Ironically, on the same day as the meeting with the regulatory staffer, I received information I had asked for purposes of evaluating the potential for retro-commissioning of a mid-size high school just over 250,000 square feet.  I had asked for the energy records.  The facility is using at least 50% more electricity than it should and 50% more natural gas than it should – easy.  It is using as much energy off peak as on peak.  The power factor is lousy.  With these symptoms, I bet I can call three top, major energy saving opportunities given the types of systems they have.  I’ll just leave it at that because it’s intellectual property available for a price.

I’ll bet my house that we can reduce their energy consumption by at least 30% with well under a five year payback.  It could be one year or three years, depending on what needs to happen to fix the causes of the waste.

Trust me when I tell you, efficient motors and new lighting will not be part of the 30% solution.


On the nearly useless EE front, see which internet browsers are most efficient.   However, the impact on battery life is worth noting.  If you don’t use the overpriced internet during air travel, kill the browser.

The president says federal vehicles will all use “clean” fuel by 2015.  What does that mean?  One percent of the fuel will come from reconstituted plastic grocery bags recovered from a landfill?   Meanwhile, the federal vehicles excluding military, guzzled 7% more gasoline than the previous year, using 322 million gallons of gasoline.  Congratulations.  I’m always pleased to be told how to live by hypocrites to whom no rules apply.

written by Jeffrey L. Ihnen, P.E., LEED AP

Burnin Down the House

29 03 2011

Some things in life you have to fully commit yourself to or they will end in colossal failure, or immeasurably small success.  When I was a kid I played Evel Knievel by setting up ramps of 2×12 planks and concrete blocks.  I jumped my bike across maybe a five foot “canyon”.  Note, this was before mountain bikes.  Gary Fischer may have been developing his mountain bike in his garage but there was nothing available on the market.  I used a purple girl’s bike, single speed, no shock absorbers, no foot clips, and certainly no helmet.  Why the girl’s bike?  The consequences of failure on a boy’s bike were brutal.  Hitting the ramp at half speed would end in disaster.  I’m sure similar consequences exist for crazy stuff like ski jumping, doing flips on/with anything.  Even when you have an easy play in sports, you have to let it fly or you’re bound to choke.  There are many things you can’t half do.

Fifteen years ago utility deregulation was the rage.  Deregulation has been a boon to consumers in many industries including airlines, and telecommunications.  It’s been brutal to product and service providers that weren’t prepared for the “free market”.  Plenty of airlines went bust and are gone; Eastern, TWA, PanAm, and Braniff to name a few.  It did allow innovative companies like Southwest to enter the market and develop new niches and business models.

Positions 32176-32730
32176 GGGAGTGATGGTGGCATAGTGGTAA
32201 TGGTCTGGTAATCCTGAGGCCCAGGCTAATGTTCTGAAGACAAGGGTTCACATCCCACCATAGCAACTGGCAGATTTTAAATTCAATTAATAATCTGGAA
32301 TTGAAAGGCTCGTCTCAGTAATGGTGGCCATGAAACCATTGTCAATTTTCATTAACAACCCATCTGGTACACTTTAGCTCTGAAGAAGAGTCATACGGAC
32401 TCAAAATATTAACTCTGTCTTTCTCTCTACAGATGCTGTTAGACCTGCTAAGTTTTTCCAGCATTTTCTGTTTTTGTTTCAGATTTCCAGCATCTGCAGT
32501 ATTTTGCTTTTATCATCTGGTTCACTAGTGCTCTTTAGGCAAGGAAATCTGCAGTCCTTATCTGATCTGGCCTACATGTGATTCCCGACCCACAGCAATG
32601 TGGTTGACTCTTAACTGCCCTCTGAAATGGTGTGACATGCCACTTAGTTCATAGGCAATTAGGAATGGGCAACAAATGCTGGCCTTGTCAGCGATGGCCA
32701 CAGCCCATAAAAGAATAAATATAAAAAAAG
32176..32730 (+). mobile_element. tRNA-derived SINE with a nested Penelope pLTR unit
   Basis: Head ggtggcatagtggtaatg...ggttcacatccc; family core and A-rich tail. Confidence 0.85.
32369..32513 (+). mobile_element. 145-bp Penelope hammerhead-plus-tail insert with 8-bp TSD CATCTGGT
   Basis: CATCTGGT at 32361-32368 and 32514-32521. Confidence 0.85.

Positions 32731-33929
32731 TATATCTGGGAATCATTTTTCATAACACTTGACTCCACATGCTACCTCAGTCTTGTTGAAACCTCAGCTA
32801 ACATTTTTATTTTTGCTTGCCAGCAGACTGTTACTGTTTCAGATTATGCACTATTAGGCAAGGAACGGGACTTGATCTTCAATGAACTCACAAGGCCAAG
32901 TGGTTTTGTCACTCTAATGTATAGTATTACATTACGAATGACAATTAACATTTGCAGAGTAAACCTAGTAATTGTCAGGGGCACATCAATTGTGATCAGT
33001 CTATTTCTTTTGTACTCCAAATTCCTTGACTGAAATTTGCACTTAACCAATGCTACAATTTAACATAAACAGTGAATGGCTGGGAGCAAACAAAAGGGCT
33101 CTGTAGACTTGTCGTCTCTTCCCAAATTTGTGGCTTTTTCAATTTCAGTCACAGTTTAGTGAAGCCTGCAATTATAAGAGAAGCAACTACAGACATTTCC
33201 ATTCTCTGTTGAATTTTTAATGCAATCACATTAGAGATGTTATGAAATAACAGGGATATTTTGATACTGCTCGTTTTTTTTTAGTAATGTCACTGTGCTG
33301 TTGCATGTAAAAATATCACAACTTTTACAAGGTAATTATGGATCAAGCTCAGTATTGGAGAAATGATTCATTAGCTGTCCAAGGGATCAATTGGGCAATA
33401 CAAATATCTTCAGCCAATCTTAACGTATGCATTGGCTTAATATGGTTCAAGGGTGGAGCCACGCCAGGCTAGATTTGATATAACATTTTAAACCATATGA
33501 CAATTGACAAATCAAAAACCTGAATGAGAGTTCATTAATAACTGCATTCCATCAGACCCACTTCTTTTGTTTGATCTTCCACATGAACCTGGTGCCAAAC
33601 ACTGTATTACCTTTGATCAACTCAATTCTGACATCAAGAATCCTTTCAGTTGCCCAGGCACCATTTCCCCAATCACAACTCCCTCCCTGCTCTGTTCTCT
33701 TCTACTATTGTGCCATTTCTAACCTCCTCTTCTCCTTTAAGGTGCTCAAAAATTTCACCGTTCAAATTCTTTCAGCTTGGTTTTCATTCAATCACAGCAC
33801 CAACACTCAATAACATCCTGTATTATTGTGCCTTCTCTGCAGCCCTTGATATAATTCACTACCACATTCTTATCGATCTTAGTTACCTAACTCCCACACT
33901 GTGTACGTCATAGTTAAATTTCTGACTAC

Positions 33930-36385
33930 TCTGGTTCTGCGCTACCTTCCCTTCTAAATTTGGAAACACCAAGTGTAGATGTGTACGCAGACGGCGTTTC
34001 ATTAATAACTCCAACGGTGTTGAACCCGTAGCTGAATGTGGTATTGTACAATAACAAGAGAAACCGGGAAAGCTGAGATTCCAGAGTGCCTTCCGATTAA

Electric utility deregulation had varied results, mostly in different shades of failure.  The darkest shade of failure, pitch black, was probably California where, you guessed it, they hit the ramp at half speed and crashed and burned badly.  They deregulated wholesale prices but capped retail prices to end users.  The fools who approved this are clueless with respect to how markets work.  You have to have price response to the point of use or the system will collapse.  Healthcare anyone?  Consumers kept buying relatively cheap power, while companies like NRG Energy and Enron held all the aces and could charge what they wanted to the utilities.  Result: bankruptcy across the board for the utilities, an Austrian immigrant body builder took over as the Governator in a recall election.

Deregulation didn’t work for electricity for a number of reasons in my opinion.

  • First, the system was built over many decades on a monopolistic, captive consumer, model.  The cost to enter the market as a provider is huge, at maybe a billion dollars for a 500 MW plant.  Smaller plants would be more costly per unit output. …not exactly like starting a coffee joint.
  • It’s instantaneous production and sale, which means producers can charge the same price – so who would build peaking plants, when base load plants can charge the same as plants that are used much less often?
  • The entire economy was built on consistently low-cost power and therefore the “strike price” (say uncle) would be much higher because power is THAT important to doing business.